In 1942 the celebrated economist John Maynard Keynes became Chairman of a small pressure group, the Council for the Encouragement of Music and the Arts (CEMA). He was invited to take this on, in addition to his numerous other appointments, by R.A.Butler, President of the Board of Education, whose vision was anything but small. He had set up the CEMA only two years previously, as a charity to fill a particular need, namely to help unemployed musicians, actors and artists provide entertainment and solace for the victims and casualties of air – raids on London. This was a cause which few would take exception to, and with a matching grant from the Pilgrim Trust, the Board of Education was enabled to supply funds, an office, and a paid secretary, so that an enlarged CEMA could put into effect something of the Pilgrim Trust’s pre-war tradition of adult educational work among the unemployed, as well as providing tours of plays, art exhibitions (“Art for the people“), and thousands of concerts and recitals, mainly in factories and canteens, on an amateur basis. In fact CEMA was directly, if surreptitiously, subsidising amateur dramatics, and performances of all kinds, to say nothing of flouting the laws and science of aesthetics, both of which were anathema to Keynes, the one on financial grounds, the other on aesthetic grounds. Indeed he held the creative artist in little short of veneration. For him standards were everything, and standards were being violated.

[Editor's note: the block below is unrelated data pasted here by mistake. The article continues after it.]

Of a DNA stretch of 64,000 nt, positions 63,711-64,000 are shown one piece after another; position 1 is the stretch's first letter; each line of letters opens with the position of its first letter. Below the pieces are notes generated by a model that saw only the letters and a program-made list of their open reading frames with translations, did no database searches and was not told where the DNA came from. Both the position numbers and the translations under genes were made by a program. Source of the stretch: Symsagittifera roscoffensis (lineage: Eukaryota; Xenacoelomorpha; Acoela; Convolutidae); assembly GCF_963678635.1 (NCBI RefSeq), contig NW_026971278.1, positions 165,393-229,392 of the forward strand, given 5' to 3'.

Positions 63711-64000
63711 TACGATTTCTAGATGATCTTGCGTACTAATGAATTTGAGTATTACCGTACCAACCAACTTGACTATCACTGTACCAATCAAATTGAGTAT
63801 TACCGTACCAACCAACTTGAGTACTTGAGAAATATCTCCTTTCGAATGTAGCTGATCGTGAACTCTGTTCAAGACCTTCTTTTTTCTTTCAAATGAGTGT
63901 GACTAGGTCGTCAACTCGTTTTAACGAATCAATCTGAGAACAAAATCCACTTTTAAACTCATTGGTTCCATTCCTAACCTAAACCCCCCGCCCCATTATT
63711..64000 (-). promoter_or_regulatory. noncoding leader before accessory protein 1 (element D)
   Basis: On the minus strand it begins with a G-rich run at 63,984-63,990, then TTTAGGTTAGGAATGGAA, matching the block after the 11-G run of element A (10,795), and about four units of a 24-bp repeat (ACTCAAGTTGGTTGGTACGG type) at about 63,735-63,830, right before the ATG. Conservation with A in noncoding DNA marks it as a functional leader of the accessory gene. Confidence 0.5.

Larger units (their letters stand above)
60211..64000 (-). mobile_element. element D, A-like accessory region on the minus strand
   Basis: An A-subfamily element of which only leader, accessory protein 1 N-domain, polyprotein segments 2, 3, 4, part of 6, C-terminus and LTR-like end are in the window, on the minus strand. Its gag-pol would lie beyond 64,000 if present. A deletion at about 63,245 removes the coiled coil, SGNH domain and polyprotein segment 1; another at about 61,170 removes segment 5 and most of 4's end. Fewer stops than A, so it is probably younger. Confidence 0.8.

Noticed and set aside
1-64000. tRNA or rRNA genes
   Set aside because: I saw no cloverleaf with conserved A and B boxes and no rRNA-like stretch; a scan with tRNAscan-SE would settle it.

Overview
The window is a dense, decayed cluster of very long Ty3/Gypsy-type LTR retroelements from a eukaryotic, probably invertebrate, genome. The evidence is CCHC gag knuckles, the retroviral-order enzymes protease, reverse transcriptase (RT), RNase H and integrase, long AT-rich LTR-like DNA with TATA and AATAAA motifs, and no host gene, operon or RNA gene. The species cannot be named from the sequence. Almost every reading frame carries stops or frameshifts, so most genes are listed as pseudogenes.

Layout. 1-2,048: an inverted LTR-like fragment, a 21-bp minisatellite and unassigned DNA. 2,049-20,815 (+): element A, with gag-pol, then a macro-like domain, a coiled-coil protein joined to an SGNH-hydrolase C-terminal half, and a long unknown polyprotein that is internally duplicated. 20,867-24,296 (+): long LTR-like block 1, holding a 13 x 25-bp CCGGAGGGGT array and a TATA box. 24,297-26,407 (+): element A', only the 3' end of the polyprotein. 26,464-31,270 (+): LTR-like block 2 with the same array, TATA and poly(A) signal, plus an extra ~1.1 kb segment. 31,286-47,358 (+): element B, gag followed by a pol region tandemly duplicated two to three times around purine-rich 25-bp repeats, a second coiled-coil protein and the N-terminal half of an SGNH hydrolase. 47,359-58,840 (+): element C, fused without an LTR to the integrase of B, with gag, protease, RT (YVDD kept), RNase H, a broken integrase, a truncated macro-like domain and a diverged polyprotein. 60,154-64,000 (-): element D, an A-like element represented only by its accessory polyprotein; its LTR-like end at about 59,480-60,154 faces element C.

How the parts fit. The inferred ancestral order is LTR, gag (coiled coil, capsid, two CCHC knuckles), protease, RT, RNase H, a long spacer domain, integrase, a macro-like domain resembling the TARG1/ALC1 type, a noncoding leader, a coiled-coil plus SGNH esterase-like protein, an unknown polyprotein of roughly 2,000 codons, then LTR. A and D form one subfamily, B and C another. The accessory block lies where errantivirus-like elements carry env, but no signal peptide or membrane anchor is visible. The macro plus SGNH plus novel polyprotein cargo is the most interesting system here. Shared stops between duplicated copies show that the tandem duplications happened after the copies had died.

So the CEMA had to change, and change beyond recognition; which may well have been R.A.Butler’s intention all along. When he first invited Keynes to lead the CEMA, he gilded his invitation with the tempting suggestion, wrapped up in abstruse verbiage, that “it could evolve into something that might occupy a more permanent place in our social organization”. And so it proved. The formative years for decisive, organisational reforms were 1942 – 1945, and in no case was this more important than in the evolution of the CEMA itself, for which Keynes’s purpose was that an organisation should evolve from it, set up by royal charter, to be called “The Royal Council for the Arts”, which would be the channel for public funding for all the arts, on a professional basis. Each of the arts would be represented by its own specialist sub-committee, with its own chairman, its own constitution, its own power to make recommendations, on behalf of its members, to the central governing body, headed by a Director General, who would provide the money. Eventually the CEMA committee voted to call the new organisation the Arts Council of Great Britain. Otherwise Keynes’s inspired proposals were accepted in toto.